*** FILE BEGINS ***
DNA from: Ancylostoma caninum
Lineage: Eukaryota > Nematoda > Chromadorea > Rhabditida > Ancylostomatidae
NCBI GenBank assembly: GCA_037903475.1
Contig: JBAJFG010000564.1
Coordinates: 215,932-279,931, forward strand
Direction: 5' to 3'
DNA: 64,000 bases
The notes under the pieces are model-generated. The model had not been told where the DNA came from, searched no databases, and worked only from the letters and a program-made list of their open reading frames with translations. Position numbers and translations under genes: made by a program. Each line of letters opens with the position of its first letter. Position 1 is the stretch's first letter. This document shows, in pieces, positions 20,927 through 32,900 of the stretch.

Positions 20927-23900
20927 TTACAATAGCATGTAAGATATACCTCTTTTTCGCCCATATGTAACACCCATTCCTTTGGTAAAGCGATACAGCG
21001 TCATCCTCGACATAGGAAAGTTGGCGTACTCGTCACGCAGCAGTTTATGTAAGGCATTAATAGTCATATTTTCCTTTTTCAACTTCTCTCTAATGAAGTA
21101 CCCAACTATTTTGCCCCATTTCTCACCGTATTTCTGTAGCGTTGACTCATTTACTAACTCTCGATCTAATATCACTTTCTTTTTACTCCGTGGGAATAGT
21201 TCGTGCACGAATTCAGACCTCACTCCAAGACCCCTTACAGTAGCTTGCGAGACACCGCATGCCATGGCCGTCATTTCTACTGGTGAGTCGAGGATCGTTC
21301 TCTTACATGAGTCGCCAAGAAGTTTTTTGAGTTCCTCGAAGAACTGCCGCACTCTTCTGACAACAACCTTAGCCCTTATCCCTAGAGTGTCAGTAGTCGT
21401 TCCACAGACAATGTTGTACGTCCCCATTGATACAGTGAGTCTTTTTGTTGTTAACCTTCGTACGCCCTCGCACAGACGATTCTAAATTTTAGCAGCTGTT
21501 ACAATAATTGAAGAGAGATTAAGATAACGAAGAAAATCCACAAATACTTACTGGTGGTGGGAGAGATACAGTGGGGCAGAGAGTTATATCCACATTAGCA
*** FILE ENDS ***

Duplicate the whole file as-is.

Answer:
DNA from: Ancylostoma caninum
Lineage: Eukaryota > Nematoda > Chromadorea > Rhabditida > Ancylostomatidae
NCBI GenBank assembly: GCA_037903475.1
Contig: JBAJFG010000564.1
Coordinates: 215,932-279,931, forward strand
Direction: 5' to 3'
DNA: 64,000 bases
The notes under the pieces are model-generated. The model had not been told where the DNA came from, searched no databases, and worked only from the letters and a program-made list of their open reading frames with translations. Position numbers and translations under genes: made by a program. Each line of letters opens with the position of its first letter. Position 1 is the stretch's first letter. This document shows, in pieces, positions 20,927 through 32,900 of the stretch.

Positions 20927-23900
20927 TTACAATAGCATGTAAGATATACCTCTTTTTCGCCCATATGTAACACCCATTCCTTTGGTAAAGCGATACAGCG
21001 TCATCCTCGACATAGGAAAGTTGGCGTACTCGTCACGCAGCAGTTTATGTAAGGCATTAATAGTCATATTTTCCTTTTTCAACTTCTCTCTAATGAAGTA
21101 CCCAACTATTTTGCCCCATTTCTCACCGTATTTCTGTAGCGTTGACTCATTTACTAACTCTCGATCTAATATCACTTTCTTTTTACTCCGTGGGAATAGT
21201 TCGTGCACGAATTCAGACCTCACTCCAAGACCCCTTACAGTAGCTTGCGAGACACCGCATGCCATGGCCGTCATTTCTACTGGTGAGTCGAGGATCGTTC
21301 TCTTACATGAGTCGCCAAGAAGTTTTTTGAGTTCCTCGAAGAACTGCCGCACTCTTCTGACAACAACCTTAGCCCTTATCCCTAGAGTGTCAGTAGTCGT
21401 TCCACAGACAATGTTGTACGTCCCCATTGATACAGTGAGTCTTTTTGTTGTTAACCTTCGTACGCCCTCGCACAGACGATTCTAAATTTTAGCAGCTGTT
21501 ACAATAATTGAAGAGAGATTAAGATAACGAAGAAAATCCACAAATACTTACTGGTGGTGGGAGAGATACAGTGGGGCAGAGAGTTATATCCACATTAGCA